Which preposition is correct and what is the difference in meaning if any?

I went to the gym, something I haven't done for a long time.

I went to the gym, something I haven't done in a long time.

  • 1
    I think they're both valid, but for is probably much more common, and in seems to me somewhat more dialectal/informal. – FumbleFingers Oct 27 '11 at 17:48

Barrie's answer is correct for the case you used as an example. However, when referring to the future, only "for" is correct.

"I won't be going to the gym again for a long time" ← valid
"I won't be going to the gym again in a long time" ← incorrect

  • 3
    I don't agree with your example, I think they are both OK. My example where they are not the same: I have been living here for a long time. not in a long time. – GEdgar Oct 27 '11 at 19:21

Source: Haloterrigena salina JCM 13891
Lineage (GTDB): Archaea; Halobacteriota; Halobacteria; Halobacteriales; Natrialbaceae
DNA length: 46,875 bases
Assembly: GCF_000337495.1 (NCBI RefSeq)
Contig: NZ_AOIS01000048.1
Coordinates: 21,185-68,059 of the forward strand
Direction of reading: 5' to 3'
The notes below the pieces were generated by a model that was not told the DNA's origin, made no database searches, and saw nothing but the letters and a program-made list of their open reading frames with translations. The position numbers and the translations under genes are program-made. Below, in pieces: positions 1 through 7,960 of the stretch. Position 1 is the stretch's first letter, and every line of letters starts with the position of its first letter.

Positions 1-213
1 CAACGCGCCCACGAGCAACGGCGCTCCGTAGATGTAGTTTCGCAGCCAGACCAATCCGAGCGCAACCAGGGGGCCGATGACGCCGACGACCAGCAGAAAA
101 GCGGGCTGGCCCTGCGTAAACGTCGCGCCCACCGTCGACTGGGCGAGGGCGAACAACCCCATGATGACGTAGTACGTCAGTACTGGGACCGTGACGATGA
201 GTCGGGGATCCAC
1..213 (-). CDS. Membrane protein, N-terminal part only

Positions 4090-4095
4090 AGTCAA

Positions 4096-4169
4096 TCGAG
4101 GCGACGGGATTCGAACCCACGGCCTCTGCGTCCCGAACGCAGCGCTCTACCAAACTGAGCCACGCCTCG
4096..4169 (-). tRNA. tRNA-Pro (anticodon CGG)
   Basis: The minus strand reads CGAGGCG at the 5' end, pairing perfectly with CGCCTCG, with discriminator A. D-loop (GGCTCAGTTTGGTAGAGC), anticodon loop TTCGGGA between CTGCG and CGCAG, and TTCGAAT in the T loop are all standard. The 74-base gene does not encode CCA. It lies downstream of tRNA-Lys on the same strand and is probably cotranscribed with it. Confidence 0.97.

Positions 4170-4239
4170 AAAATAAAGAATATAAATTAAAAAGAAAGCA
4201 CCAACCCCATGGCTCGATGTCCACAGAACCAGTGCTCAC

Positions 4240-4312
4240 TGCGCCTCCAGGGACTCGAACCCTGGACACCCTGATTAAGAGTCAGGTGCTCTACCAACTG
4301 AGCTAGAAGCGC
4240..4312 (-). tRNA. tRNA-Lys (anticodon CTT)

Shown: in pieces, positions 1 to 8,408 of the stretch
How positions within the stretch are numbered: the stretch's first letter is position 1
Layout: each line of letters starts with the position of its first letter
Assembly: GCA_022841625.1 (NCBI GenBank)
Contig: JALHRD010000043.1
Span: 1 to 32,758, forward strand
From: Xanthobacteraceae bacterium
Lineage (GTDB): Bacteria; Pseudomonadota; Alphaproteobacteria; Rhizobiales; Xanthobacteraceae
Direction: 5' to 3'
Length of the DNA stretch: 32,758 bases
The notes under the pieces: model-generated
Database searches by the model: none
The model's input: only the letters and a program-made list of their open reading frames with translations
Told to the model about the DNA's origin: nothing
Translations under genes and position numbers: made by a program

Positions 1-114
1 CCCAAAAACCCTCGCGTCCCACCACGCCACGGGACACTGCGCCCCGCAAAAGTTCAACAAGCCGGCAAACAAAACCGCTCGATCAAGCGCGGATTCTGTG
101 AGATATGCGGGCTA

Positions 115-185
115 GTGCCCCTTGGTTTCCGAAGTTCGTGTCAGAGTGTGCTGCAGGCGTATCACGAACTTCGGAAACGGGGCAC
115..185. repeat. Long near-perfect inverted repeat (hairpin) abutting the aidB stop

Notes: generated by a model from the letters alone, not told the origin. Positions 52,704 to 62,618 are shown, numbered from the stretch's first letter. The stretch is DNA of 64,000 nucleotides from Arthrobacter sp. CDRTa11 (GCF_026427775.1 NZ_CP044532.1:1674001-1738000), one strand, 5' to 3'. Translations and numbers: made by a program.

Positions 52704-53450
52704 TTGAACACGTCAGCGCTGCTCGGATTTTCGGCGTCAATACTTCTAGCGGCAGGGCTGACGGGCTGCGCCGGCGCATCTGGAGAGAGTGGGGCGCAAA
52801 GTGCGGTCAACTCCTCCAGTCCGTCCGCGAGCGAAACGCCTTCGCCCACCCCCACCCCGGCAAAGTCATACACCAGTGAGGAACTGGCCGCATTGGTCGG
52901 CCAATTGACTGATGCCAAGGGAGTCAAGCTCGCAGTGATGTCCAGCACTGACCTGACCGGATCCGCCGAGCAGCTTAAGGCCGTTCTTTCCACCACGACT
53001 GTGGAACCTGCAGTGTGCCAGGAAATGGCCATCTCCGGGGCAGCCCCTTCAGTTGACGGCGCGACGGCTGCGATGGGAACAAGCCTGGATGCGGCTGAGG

Both are grammatical. There's no difference in meaning, but, at least in the UK, in a long time could be a class marker.

  • This chart showing done in/for a while suggests the in version may be the upcoming "new kid on the block". – FumbleFingers Oct 27 '11 at 17:52
  • 4
    I don't think anyone in the US would even notice the difference, let alone make a judgment based on it. – user13141 Oct 27 '11 at 17:59
  • As always, we must treat nGram charts with caution, since they are based only on the written language. – Barrie England Oct 27 '11 at 18:11
  • Could you elaborate on the class marker? Which class, for instance? – Sam Oct 27 '11 at 18:32
  • I have no evidence, and am prepared to be told I'm wrong, but I think it likely that in the UK 'in a long time' would be less likely to be found in working class speech than in middle class speech. – Barrie England Oct 27 '11 at 18:50

We have been living here for a long time. (present perfect continuous) - It began in the past, and still lasts.

They lived in New York for a long time. (past simple) - The action began and finished in the past.

They will do it in a long time. (future simple) - It will begin and be finished a long time from now, in the future.

for a long time (present perfect (continuous)) - past - present - future

for a long time (past simple) - past

in a long time - future

protected by tchrist Dec 28 '16 at 15:01

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